While genital infections are an uneasy topic to discuss and seek treatment for, ignoring them leads to severe complications like infertility and even death. Most of these can be treated with a regular course of antibiotics and some topical treatment when identified early. Genital infections can be broadly classified into sexually transmitted and non-sexually transmitted. Read on to know some more common infections in both the categories.
Sexually transmitted diseases:
- Chlamydia: Caused by the bacteria Chlamydia trachomatis, it is the most common STD (sexually transmitted disease) and affects about 10% of 20 to 30 year olds. It is often asymptomatic, but in few cases, there could be increased vaginal discharge. Left undetected, it can lead to pelvic inflammatory disease (PID) and subsequently infertility.
- Gonorrhea: The bacteria Neisseria gonorrhea causes this STD, which is very common. There could be some irritation or discharge, but is mostly asymptomatic. Like Chlamydia, if not treated, it can lead to PID and infertility.
- HIV: The most dangerous of all, it causes AIDS, with immunosuppression as a major effect and affecting overall health. The women affected by HIV are more prone to candida and other genital infections.
- Genital warts: This viral infection is caused by human papilloma virus (HPV) and manifests as multiple warts on the vulva, vagina, and cervix and can cause cervical intraepithelial neoplasia (precancerous).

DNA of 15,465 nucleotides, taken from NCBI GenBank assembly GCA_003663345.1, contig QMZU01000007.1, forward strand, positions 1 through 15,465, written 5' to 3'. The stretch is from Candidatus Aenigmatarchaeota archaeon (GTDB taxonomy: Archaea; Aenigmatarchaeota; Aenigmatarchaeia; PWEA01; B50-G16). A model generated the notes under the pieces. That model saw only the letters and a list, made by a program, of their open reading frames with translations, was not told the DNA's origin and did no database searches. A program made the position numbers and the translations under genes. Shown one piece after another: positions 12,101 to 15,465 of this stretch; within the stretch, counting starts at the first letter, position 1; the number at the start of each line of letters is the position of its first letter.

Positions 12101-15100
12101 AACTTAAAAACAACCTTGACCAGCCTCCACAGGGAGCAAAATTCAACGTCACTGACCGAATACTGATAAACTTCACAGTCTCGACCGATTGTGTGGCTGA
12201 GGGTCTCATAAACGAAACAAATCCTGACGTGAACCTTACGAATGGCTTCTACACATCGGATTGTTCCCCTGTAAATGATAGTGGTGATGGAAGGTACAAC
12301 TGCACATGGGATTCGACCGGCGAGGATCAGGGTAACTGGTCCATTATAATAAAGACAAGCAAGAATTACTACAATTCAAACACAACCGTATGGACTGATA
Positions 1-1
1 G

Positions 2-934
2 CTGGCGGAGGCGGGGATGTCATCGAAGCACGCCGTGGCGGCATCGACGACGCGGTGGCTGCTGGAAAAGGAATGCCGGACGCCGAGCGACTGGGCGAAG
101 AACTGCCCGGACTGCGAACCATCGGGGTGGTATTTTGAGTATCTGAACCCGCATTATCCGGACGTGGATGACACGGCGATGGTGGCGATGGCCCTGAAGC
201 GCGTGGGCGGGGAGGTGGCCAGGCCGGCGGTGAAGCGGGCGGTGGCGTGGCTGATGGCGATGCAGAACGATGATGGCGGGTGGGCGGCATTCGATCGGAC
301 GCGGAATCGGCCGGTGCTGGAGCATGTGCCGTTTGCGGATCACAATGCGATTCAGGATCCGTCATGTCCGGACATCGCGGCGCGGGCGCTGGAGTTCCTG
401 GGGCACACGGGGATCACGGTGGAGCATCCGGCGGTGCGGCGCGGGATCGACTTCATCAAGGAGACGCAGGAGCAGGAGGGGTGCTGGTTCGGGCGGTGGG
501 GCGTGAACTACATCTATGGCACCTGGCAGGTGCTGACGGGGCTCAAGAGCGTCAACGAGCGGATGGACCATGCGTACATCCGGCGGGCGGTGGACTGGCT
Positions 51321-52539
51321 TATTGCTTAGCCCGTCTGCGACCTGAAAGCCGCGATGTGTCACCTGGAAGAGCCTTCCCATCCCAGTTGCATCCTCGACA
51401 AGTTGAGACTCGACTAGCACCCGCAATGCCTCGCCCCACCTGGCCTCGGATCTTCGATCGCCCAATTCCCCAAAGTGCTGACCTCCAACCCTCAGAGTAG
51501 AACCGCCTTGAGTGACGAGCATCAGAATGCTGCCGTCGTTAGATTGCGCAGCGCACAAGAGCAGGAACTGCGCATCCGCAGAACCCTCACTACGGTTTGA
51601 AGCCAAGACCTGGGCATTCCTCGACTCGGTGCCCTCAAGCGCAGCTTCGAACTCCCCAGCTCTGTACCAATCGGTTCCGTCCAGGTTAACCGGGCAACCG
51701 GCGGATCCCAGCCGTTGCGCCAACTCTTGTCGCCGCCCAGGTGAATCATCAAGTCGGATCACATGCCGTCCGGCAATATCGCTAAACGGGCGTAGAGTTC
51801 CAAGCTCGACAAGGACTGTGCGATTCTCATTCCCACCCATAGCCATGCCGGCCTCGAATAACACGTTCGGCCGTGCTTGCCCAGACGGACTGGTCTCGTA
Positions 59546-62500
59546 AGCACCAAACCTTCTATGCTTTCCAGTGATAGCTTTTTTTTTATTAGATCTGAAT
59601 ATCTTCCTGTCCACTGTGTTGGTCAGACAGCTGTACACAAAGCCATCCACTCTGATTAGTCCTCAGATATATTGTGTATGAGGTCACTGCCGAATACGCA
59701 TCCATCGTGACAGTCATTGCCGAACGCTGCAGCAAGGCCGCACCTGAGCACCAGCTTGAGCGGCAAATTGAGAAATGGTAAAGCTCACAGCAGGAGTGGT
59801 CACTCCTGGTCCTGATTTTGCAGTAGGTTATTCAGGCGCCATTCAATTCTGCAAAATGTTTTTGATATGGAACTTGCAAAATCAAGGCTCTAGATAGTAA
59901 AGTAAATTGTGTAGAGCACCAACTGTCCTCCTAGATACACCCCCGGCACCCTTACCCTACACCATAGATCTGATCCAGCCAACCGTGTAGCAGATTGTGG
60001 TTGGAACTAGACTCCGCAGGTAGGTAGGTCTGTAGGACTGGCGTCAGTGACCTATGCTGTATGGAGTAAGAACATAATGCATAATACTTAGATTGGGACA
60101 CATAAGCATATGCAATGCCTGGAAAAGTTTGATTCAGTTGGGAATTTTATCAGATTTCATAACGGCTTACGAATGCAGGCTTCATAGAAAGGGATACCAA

- Genital herpes: This virus again causes multiple small vesicles and ulcers around the vagina, painful urination, and swelling of the lymph nodes. Caused by type 1 herpes virus more commonly than type 2, it has a high chance of recurrence.
- Trichomonas: This STD manifests with very few symptoms and can go undetected for a long time. It can lead to PID and infertility.
- Syphilis: Caused by Treponema pallidum, there are 3 stages. The primary stage presents with an ulcer. The secondary presents with a rash, multiple genital warts, and oral warts/ulcers. It then goes into a latent phase and may subside without progression. In some cases, it reaches the tertiary stage and can affect various body organs including the liver, heart, or brain.
Non-sexually transmitted diseases: There two major genital infections not transmitted by sex are bacterial vaginosis and candidiasis.
- Bacterial vaginosis (BV): Constant change in the bacteria mix present in the genital area produces an imbalance and leads to altered pH and therefore BV. Pregnancy, intrauterine device, and frequent douching are proven risk factors for developing BV.
- Candidiasis: The genital tract usually has yeasts, and Candida vaginalis is present in the vagina. An overgrowth of this leads to infection. This can be caused by use of antibiotics (which destroy the good bacteria), diabetes, pregnancy, and birth control pills.
Early diagnosis and intervention of these infections can prevent severe symptoms in most cases. If you wish to discuss about any specific problem, you can consult a gynaecologist.